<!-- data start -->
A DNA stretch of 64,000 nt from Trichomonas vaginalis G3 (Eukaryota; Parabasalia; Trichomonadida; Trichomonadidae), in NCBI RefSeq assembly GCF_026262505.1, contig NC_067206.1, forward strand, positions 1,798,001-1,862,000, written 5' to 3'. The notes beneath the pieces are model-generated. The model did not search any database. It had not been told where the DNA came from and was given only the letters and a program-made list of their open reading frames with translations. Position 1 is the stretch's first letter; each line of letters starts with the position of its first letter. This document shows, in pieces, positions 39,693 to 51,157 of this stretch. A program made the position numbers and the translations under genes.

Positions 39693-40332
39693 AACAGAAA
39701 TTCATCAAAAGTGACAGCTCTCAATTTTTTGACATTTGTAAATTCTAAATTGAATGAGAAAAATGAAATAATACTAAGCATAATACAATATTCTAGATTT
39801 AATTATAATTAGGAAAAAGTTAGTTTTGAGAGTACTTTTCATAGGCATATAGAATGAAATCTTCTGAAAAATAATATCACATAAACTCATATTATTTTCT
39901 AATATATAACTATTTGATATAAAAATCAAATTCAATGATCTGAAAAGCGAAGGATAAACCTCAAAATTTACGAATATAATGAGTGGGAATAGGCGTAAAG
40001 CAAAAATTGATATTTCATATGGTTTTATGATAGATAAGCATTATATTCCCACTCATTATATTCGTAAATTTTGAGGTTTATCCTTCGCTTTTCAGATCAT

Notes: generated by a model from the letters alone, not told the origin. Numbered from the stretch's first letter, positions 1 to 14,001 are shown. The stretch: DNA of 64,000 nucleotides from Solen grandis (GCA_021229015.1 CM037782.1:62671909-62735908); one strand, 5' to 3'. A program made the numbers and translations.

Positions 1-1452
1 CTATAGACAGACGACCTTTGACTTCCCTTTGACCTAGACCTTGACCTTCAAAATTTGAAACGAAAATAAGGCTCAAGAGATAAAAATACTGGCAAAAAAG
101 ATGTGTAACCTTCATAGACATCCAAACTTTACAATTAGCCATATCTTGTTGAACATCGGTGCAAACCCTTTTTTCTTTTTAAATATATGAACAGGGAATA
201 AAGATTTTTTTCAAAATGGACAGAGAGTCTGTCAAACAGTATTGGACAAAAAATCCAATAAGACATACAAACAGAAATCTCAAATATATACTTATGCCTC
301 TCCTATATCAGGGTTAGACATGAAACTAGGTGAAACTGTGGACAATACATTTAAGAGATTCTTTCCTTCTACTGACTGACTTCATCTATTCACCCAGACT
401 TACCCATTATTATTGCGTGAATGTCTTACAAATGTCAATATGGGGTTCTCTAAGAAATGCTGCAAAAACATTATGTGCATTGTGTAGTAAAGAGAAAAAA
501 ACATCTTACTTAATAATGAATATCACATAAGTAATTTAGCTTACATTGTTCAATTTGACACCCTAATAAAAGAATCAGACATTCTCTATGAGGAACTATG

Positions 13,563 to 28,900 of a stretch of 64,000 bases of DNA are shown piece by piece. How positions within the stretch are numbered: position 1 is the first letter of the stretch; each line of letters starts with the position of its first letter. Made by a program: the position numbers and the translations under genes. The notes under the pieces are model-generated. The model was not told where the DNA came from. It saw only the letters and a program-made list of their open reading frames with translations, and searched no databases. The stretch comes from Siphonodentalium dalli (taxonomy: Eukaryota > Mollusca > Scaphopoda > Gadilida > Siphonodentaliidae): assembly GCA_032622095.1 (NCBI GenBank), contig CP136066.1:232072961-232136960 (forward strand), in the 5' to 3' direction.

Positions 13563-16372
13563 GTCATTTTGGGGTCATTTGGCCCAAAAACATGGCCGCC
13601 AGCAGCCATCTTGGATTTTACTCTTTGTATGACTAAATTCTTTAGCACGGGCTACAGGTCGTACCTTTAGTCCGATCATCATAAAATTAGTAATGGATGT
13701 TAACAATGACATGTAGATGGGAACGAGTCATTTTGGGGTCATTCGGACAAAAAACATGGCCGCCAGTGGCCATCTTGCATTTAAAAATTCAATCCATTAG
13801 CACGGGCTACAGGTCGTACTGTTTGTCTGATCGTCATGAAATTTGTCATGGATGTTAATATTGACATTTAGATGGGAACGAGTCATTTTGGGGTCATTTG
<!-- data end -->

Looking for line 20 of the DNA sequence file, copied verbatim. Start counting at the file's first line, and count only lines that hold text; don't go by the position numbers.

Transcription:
13701 TAACAATGACATGTAGATGGGAACGAGTCATTTTGGGGTCATTCGGACAAAAAACATGGCCGCCAGTGGCCATCTTGCATTTAAAAATTCAATCCATTAG